The New Zealand Railways Magazine, Volume 12, Issue 11 (February 1, 1938)
Wellington's Athletic Coach
Wellington's Athletic Coach.
L. Fitch, American coach to the Wellington Centre of the New Zealand Amateur Athletic Association, is a rara avis among American athletes—he will not have much to say about his own competitive performances! However, I had the pleasure of reading through the manuscript of a book on training which he has been preparing and, during a glance through some of his photographs and cuttings, I made the discovery that he had tied with Archie Williams, Olympic champion over 400 metres, in the National Collegiate 440 yards Championship and the time was 46 1/10sec.—a world record! The photograph, however, showed Fitch to be inches behind Williams and, as a result, the placings were altered. But here was irrefutable evidence that Fitch had actually been within inches of Williams when the world record was broken, and he hadn't said anything about it in New Zealand!
Fitch, at the time of writing, was hopeful of being engaged to coach New Zealand athletes during the next two seasons. He is confident that he can improve the standard in the field events and, after seeing him among the Wellington athletes, I am a staunch believer in his ability. He has had little chance to prove his worth in Wellington, because he was brought out without any plans having been made to organise the athletes, but he has busied himself and results will justify the expenditure.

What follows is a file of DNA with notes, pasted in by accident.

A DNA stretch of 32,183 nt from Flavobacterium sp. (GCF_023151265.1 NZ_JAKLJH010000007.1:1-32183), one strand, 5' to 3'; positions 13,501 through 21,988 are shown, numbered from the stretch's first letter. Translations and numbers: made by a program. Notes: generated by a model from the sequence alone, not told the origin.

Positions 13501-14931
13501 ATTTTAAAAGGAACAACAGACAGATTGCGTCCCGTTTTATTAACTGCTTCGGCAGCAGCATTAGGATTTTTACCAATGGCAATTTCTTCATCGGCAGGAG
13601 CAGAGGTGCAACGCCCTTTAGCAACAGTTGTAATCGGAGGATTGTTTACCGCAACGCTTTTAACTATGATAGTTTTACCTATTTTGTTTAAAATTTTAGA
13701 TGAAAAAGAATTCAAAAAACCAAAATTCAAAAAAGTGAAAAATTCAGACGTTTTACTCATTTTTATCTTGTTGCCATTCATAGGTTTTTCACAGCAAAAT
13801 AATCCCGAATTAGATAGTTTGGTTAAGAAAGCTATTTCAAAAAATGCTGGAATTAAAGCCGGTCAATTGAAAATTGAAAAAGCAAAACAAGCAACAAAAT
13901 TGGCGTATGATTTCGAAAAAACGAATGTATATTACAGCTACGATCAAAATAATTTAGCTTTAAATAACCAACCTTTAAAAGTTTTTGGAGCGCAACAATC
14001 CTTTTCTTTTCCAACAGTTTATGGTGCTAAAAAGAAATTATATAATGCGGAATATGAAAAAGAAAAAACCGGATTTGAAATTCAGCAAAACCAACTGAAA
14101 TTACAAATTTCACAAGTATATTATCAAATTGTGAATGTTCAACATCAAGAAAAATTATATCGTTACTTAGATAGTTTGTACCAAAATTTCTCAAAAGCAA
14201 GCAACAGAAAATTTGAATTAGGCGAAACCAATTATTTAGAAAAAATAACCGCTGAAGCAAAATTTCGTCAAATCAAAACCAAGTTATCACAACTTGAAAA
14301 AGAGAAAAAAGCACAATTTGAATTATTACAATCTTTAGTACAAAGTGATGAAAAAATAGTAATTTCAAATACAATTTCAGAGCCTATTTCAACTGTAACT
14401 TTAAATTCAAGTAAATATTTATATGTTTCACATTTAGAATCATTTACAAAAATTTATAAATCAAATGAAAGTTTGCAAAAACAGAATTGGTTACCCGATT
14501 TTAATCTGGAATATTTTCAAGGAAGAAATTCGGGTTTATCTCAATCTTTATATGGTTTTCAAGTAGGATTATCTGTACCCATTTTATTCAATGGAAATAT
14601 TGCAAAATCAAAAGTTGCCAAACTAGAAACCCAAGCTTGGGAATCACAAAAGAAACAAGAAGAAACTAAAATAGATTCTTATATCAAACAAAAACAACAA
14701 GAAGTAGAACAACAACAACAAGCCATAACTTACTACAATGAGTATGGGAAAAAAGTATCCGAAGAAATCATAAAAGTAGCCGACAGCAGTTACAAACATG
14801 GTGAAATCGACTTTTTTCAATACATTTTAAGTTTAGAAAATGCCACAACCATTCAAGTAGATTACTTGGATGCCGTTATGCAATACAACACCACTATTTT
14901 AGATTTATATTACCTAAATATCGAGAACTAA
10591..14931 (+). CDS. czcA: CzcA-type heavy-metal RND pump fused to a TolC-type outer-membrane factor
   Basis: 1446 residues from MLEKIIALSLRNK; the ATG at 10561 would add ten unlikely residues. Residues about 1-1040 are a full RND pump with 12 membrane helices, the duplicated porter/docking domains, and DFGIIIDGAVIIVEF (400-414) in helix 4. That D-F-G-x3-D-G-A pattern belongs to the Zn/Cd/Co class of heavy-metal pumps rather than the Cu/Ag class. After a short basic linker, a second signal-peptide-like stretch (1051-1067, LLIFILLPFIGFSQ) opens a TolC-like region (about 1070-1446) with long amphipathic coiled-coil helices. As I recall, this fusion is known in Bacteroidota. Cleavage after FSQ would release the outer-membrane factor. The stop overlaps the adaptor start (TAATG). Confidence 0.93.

The American is keen to get among the Police and Fire Brigades and rumour hath it that we will find our next Olympic field event representative from among these branches of public service.
* * *
Misfortune seems to dog the footsteps of some athletes and little Nawe Kira, the brilliant young Rotorua Maori swimmer, is the latest to qualify for the “unlucky athlete” appellation. Two seasons ago, this young Maori lass swept right into the swimming spotlight with a series of remarkable swims, and she was freely tipped to set new figures when the national junior swimming championships were held. But the infantile paralysis epidemic necessitated the abandonment of the tournament just when she was showing her best form. She took the philosophical view, and trained to be in form for this season—and Empire Games selection. Then she contracted pleurisy, and could not be taken into consideration when the team was being selected. Cheer up, Nawe. You are young and 1940 and the Olympic Games are yet to come!